Case Study: A Quick Way to Address Overhead
During the pandemic of 2020, a Europe-based wholesaler needed funds to finance overheads urgently. It was too short a notice to set up a factoring facility and the company was not in a position to take on debt, so it used C2FO to quickly finance the overheads. The wholesaler highlighted flexibility and simplicity as the key benefits of C2FO, which include the ability to direct funding to certain subsets of suppliers and the convenience of working from a single, secure online platform. The company now uses C2FO as its primary source of working capital.
Like that wholesaler, many companies throughout the continent now recognise the advantages that C2FO technology can provide by supporting both credit risk mitigation and working capital generation. Unlike factoring and other forms of alternative finance, companies can use the C2FO platform on-demand, without being tied into rigid contracts for facilities that they do not always need.
Looking at 2021: three key trends to define the year
What does 2021 have in store for supply chains? The vaccine rollouts have brought some optimism that this year could see a path out of the crisis – but much uncertainty remains, as a number of European countries have recently introduced new lockdowns and new variants of the virus bring additional concern.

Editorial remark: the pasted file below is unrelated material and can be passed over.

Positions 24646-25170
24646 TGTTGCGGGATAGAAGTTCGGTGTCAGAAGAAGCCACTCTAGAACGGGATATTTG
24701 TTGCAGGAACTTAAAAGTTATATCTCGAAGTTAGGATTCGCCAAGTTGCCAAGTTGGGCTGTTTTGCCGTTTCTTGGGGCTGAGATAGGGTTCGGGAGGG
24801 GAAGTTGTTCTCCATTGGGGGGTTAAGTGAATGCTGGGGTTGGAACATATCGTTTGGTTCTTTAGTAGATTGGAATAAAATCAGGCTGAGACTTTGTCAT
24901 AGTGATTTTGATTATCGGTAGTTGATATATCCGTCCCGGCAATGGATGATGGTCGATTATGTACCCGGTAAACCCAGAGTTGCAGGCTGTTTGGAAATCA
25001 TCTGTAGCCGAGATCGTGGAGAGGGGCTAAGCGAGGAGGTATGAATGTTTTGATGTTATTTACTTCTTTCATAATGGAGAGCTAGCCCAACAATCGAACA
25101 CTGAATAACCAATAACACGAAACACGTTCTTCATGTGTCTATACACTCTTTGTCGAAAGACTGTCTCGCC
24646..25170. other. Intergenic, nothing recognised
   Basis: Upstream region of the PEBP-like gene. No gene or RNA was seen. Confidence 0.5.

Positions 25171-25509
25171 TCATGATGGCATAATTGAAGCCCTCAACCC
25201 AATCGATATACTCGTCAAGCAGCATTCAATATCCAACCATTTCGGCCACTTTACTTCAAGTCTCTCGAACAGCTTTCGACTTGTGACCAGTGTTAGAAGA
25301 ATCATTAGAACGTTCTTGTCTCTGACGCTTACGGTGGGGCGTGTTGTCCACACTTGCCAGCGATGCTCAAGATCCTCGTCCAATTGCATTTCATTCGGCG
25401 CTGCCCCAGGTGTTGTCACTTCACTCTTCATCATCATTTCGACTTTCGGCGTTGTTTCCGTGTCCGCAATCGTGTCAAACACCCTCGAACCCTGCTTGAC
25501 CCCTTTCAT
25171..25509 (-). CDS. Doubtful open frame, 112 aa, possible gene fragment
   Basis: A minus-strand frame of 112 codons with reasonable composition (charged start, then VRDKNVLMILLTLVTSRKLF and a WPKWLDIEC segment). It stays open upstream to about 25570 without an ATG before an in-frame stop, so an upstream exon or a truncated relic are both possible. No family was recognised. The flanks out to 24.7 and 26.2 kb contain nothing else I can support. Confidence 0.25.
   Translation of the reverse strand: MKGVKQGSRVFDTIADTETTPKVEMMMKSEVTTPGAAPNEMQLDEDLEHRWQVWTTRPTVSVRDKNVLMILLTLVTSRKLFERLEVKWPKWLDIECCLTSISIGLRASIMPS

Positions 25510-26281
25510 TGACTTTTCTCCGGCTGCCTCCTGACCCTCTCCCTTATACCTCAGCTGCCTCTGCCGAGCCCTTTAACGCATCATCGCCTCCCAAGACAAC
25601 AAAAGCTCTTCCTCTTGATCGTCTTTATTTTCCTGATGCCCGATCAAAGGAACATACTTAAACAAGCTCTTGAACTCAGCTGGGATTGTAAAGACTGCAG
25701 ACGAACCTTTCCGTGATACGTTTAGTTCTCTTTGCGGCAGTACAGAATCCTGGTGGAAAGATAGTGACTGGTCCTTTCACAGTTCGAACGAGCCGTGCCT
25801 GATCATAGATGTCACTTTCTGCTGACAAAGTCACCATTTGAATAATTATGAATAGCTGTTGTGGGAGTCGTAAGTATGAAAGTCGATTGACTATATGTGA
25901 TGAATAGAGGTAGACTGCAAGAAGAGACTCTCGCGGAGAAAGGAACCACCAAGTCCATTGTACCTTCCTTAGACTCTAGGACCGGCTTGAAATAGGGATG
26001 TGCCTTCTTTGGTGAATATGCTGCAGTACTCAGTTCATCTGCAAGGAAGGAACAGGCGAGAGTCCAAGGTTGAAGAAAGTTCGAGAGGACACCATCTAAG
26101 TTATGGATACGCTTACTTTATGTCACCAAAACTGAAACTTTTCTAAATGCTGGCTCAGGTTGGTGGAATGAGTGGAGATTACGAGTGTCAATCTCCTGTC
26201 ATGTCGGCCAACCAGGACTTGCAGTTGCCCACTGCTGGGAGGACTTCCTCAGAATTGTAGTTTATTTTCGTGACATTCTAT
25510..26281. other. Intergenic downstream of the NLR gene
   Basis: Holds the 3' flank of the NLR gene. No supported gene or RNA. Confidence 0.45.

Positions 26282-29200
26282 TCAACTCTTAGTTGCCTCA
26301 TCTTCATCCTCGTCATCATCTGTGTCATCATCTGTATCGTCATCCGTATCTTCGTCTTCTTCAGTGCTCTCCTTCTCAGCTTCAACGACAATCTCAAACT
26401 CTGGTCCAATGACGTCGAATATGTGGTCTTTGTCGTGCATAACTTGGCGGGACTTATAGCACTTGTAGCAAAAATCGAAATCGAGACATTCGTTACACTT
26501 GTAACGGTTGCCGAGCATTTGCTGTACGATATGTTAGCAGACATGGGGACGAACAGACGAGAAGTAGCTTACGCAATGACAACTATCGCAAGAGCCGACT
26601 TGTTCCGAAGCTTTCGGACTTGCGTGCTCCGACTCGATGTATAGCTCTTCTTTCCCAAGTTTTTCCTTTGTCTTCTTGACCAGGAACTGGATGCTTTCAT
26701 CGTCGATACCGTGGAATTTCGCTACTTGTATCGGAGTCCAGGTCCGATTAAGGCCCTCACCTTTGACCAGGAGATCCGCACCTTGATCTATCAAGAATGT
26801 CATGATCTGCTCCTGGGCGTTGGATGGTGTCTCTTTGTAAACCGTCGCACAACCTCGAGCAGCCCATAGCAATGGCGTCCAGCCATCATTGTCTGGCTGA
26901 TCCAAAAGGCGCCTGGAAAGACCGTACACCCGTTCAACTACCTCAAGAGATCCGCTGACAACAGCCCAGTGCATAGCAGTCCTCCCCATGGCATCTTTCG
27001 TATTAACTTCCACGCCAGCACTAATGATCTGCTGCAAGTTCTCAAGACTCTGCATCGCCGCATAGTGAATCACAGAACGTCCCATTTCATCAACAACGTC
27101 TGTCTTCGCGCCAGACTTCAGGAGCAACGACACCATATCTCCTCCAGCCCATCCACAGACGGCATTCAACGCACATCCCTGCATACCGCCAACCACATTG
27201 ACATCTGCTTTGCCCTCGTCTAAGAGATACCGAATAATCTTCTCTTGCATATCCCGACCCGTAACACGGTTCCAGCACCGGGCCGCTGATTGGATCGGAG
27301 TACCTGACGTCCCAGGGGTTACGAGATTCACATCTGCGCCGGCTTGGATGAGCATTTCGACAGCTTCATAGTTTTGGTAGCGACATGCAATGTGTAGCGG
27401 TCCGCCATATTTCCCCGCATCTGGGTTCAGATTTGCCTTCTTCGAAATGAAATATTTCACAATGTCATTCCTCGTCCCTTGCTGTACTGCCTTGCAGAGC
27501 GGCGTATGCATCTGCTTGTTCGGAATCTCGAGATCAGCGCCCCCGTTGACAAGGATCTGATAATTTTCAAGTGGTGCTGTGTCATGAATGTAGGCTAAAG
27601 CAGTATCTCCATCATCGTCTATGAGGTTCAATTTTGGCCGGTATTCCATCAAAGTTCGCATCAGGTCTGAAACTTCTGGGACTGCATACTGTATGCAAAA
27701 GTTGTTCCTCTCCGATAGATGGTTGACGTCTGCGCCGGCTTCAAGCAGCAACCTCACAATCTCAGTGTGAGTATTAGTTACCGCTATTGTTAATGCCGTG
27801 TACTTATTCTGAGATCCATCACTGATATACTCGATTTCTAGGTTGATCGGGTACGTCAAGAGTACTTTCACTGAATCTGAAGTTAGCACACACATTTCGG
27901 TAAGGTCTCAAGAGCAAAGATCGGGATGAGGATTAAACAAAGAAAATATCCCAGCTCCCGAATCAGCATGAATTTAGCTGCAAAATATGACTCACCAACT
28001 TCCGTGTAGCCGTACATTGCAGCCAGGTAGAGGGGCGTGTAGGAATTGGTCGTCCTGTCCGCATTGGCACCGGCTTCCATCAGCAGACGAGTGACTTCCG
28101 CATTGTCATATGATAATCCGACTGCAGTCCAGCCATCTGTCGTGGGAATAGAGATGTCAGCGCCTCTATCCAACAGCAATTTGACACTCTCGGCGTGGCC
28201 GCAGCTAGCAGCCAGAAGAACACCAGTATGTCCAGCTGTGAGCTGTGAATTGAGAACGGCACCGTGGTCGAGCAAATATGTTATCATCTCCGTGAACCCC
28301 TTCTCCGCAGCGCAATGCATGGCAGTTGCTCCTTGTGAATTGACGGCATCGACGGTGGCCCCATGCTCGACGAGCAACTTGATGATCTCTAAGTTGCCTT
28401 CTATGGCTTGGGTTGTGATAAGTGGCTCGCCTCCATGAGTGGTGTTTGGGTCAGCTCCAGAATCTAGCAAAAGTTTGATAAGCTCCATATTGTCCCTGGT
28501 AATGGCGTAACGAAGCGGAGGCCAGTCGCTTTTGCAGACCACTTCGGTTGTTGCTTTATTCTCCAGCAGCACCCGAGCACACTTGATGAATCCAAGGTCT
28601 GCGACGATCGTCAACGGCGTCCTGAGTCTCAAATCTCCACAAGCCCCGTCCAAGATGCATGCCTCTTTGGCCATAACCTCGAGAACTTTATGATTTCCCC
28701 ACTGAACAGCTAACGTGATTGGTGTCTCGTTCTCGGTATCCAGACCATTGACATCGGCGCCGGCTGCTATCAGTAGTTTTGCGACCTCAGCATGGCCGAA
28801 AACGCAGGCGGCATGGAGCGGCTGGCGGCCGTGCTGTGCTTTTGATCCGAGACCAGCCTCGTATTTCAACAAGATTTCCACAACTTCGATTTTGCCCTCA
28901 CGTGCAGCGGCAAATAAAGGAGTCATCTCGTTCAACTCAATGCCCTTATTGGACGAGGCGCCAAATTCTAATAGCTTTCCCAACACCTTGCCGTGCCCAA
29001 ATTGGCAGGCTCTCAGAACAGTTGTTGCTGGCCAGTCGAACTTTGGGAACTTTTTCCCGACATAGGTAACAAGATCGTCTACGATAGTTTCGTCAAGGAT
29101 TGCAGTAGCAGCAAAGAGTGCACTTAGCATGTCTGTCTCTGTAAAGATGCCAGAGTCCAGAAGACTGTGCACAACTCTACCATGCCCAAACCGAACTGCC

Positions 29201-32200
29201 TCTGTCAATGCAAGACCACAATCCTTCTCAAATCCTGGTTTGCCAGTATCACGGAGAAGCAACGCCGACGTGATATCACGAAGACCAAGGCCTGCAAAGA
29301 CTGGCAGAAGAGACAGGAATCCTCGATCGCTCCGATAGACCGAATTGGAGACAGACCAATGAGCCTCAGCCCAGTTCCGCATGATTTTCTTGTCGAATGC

What’s more, the economic fallout of the pandemic is expected to continue. The European Commission predicts a 7.4% contraction in the EU economy in 2020 – with the economy not expected to recover to pre-pandemic levels for at least two years.
Looking forward, we expect three key trends to define the next 12 months:
1. ‘Winners’ will have invested throughout the crisis and will continue to invest
In the coming year, the companies that will do best are likely to be those that have invested wisely during the COVID-19 crisis – and that continue to do so. According to a McKinsey article, “History tells us that organisations that invest in innovation during a crisis outperform their peers in the recovery.”
For these forward-looking companies, reducing the risk of future disruption is likely to be a major priority. A poll of 200 global manufacturers by Bain & Company found that companies have shifted their supply chain investment goals in light of the crisis, with many of them investing to improve the flexibility of their networks (60%) and increase their resilience (41%). Only 36% saw cost reduction as a top three goal, compared to 63% that saw it as a key priority in the last three years.
In 2021, we expect to see more companies choosing to leverage their entire business ecosystems to collaborate, problem-solve, and unlock cash and margins as a network. If the events of 2020 have taught us nothing else, it is that “we are all in this together.” Innovative businesses will take a more holistic approach to their supplier and customer relationships than in previous years.